by Jim Breslin
Years after your fateful indiscretion, you now sit in a musky editing studio on the outskirts of East Hollywood. Your sole job is to add the laugh track for a series of sitcoms, none of which you find funny in the least. Ten hours a day, you sit on a ragged pleather chair, which has cracked to show the charred innards, and watch as young, feral twenty-year old actors repeat foul tepid lines while slacking in fake coffee shops and loft apartments. The live audience doesn’t chortle at the appropriate moment, their guffaws are ill-timed and forced. You view these shows without laughing, without even smiling. Sitcoms without humor. Yet you “sweeten” them, as the term is called in the business.
Your toolbox includes a series of sixteen different laugh tracks. There is raucous laugh and light chuckles. One of the tracks can only be used sparingly. Hyena woman is named as such because a high-pitched squeal can be heard exactly seven seconds into the track.
The room in which you spend ten hours a day is poorly lit and the video monitors hang above a series of dials and buttons that are your editing system. The red shag rug, which covers both the floor and walls, whiffs of cigarettes and mold. The cleaning ladies haven’t vacuumed, or even dusted, in the last fifteen years. You’ve become proficient at your purgatorial pursuit, laying in the proper laugh tracks for a half hour show (twenty-two minutes in entirety) in about two and a half to three hours. The repeated watching of these shows, re-racking each scene multiple times to determine which track to use, slowly grates at your synapses as if they are worn cartilage. An x-ray of your soul would reveal bone now scrapes on bone.
When you first arrived here, it being the only job you could find after being fired from the US Shopping Network, you thought you could at least view female actresses on the screen, freeze framing them in certain poses, examining their ears, imagining what they would be like if they were to visit you in your third floor rented room which overlooks the back alley of a Vietnamese restaurant.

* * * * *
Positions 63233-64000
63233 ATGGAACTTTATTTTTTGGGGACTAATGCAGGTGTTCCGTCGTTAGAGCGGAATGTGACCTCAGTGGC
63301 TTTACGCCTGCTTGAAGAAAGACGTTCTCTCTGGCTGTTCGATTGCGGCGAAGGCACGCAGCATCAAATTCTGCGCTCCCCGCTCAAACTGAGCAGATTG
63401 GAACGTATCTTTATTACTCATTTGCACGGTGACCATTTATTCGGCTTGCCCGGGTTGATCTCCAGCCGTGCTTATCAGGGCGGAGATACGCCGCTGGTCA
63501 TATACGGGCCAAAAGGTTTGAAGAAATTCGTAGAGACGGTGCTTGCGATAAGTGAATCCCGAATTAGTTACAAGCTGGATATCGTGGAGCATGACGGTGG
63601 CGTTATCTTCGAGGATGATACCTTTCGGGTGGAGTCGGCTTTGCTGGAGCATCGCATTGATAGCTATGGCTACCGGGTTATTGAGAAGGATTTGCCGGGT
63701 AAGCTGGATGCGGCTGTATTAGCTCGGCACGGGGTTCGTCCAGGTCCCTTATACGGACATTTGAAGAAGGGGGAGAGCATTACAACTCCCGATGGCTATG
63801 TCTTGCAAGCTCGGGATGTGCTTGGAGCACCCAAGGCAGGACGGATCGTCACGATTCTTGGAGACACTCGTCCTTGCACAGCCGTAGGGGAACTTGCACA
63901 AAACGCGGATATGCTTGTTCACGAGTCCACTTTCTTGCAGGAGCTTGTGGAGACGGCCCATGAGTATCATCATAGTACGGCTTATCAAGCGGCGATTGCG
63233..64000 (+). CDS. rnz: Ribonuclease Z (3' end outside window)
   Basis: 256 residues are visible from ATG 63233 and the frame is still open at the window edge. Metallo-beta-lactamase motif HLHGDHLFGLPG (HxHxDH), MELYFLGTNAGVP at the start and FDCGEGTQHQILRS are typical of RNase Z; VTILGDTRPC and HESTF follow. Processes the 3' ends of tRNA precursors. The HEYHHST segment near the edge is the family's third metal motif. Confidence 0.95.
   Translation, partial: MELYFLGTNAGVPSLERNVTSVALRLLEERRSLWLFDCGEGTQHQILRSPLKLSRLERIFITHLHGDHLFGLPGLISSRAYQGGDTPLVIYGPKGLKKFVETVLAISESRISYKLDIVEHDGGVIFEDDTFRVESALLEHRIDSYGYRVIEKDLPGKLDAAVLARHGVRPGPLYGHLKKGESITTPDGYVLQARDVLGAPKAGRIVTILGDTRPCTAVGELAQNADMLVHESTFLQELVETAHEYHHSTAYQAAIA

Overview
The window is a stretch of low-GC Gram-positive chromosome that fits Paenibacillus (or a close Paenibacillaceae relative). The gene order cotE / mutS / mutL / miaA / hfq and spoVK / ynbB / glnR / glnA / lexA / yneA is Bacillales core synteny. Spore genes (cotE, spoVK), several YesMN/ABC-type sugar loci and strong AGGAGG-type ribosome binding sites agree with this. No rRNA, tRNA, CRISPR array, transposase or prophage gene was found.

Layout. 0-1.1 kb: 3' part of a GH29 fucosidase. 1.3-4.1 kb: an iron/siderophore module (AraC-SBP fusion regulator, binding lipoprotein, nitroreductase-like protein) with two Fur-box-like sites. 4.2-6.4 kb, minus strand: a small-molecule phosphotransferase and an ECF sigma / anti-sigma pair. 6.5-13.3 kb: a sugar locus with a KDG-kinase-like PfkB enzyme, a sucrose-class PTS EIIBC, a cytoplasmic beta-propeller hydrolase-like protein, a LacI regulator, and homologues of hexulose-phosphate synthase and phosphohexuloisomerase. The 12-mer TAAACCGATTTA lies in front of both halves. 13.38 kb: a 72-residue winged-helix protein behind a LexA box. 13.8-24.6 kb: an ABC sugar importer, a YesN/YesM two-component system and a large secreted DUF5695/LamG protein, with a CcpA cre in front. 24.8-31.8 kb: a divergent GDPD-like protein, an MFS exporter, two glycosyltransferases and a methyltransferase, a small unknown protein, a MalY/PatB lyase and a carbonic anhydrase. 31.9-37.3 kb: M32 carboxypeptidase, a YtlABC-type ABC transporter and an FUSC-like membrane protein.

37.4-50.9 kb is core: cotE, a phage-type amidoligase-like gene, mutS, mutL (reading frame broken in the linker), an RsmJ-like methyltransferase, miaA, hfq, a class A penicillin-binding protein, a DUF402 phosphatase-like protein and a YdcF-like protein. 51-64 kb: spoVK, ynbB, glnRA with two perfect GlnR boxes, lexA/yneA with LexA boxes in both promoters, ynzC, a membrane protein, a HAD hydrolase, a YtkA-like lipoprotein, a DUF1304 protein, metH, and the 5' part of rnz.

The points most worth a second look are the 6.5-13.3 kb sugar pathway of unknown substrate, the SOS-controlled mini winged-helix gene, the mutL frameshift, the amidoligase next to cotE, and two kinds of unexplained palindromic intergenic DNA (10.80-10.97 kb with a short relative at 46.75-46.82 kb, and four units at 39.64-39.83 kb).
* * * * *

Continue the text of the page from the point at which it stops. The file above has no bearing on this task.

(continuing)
But now, at 56, your sexual prowess has died out. You’ve squeezed off too many, your glasses are like Coke bottles, and you sense your testicles are permanently depleted. Your boss, a massive balding ogre who sports a small ponytail wrapped in a rubber band, stops by once a week to check on your progress. He drives a dinged up red vintage Jaguar with a license plate that reads LAFF. He hasn’t offered a review or a raise, and you haven’t asked. You’ve come to understand this is your penance, and the routine of watching and knowing when to add the laugh track and how to dip it underneath has come to be second nature. You do your task mindlessly, stopping only to smoke a cigarette or to step into the hallway to retrieve a cola out of the vending machine, which is located across from the Holistic Healing Clinic and down the hall from the Jehovah’s Witness suite, which is only used on Sundays.
The repeated watching of sitcoms weighs you down, watching the beautiful people ironically chat about their pride, their drinking, their sex lives, their gluttony. The characters only desire other beautiful people, Caribbean vacations, pay raises, flashy cars.
The hills beyond Los Angeles are now ensconced in wildfires, and when the wind is just right, the smoke drifts over the valley. I-5 has been on the news due to a series of fatal accidents, and homes in the hills have been evacuated. When you walk to your rusted out Civic at night, you smell the soot, and watch the ashes float through the sky, swirling in the Pacific trade winds. At night, when you look to the east, over the mountains, you witness an orange glow beyond the hills. But then the rain comes. A cold, cleansing rain. You have trouble driving through the raindrops, the windshield wipers don’t pivot fast enough and you catch yourself, excited to sense the rust bucket hydroplane across the lanes of the deserted highway. You could ease up now and save yourself, but it’s too late for that. Shut your eyes. Breathe in a deep whiff of that sweet, sweet rain.